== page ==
The Origins of American Noir by Megan Abbott
This article has been published on the Paris Review website. It begins:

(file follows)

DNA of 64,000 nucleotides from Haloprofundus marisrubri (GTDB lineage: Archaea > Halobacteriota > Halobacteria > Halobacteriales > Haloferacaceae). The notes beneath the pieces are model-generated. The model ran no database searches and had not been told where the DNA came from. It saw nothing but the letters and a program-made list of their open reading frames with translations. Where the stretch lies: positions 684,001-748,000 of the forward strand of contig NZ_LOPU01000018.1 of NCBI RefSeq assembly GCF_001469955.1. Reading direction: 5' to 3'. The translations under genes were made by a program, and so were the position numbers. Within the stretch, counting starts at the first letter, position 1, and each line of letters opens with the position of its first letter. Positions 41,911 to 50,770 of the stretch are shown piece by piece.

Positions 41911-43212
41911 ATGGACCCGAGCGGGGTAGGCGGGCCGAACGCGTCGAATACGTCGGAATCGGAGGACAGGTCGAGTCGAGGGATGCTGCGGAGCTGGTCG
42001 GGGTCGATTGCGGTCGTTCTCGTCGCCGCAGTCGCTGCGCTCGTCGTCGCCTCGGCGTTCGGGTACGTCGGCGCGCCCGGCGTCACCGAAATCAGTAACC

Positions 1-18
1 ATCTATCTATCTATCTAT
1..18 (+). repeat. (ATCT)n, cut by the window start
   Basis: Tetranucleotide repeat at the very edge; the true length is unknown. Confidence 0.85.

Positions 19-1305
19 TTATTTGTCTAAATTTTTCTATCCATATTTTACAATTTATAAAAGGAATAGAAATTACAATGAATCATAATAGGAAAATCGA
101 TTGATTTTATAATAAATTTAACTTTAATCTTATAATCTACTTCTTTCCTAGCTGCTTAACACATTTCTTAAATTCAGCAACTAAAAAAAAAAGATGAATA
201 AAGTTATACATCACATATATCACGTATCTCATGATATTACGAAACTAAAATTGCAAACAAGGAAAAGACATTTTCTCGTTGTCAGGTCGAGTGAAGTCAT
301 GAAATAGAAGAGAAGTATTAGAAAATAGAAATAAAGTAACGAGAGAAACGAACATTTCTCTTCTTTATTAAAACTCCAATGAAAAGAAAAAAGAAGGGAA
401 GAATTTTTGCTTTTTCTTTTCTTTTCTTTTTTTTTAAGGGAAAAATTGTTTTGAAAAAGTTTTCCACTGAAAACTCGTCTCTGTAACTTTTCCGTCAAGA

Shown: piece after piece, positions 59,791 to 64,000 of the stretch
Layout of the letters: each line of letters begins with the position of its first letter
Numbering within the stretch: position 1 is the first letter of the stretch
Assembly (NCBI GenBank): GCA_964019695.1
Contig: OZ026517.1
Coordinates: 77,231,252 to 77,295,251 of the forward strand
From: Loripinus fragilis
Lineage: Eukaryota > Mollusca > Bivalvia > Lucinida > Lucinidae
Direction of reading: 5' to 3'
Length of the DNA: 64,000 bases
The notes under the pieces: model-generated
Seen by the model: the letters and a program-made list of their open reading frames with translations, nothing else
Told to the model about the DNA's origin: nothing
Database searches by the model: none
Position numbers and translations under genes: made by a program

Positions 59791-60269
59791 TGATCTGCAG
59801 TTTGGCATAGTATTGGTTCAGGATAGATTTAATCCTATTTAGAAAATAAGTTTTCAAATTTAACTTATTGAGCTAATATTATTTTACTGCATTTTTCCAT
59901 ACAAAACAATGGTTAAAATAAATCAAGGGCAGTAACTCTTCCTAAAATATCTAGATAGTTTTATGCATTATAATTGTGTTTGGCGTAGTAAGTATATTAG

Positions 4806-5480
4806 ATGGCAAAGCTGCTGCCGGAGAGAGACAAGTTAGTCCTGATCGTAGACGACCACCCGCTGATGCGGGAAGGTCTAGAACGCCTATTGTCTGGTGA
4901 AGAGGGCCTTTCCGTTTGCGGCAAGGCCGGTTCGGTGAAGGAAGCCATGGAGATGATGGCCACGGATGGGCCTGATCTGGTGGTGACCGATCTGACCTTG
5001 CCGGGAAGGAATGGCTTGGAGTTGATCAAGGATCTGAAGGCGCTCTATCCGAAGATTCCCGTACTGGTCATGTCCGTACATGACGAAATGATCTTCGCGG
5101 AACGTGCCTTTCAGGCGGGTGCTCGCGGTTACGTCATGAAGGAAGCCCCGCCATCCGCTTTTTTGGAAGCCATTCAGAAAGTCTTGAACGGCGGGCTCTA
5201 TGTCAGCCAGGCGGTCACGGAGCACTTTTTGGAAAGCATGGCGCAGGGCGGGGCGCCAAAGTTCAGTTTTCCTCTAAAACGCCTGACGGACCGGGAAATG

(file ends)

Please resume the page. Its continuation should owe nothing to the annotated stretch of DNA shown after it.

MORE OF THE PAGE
Reading Dorothy B. Hughes’s novel In a Lonely Place for the first time is like finding the long-lost final piece to an enormous puzzle. Within its Spanish bungalows, its eucalyptus-scented shadows, you feel as though you’ve discovered a delicious and dark secret, a tantalizing page-turner with sneakily subversive undercurrents. While only intermittently in print for much of the last half century, its influence on crime fiction is unsung yet inescapable. From Patricia Highsmith and Jim Thompson to Bret Easton Ellis and Thomas Harris, nearly every “serial killer” tale of the last seventy years bears its imprint—both in terms of its sleek, relentless style and its claustrophobic “mind of the criminal” perspective. But its larger influence derives from Hughes’s uncanny grasp of the connection between violence and misogyny and an embattled masculinity. And its importance extends beyond form or genre and into cultural mythos: the birth of American noir.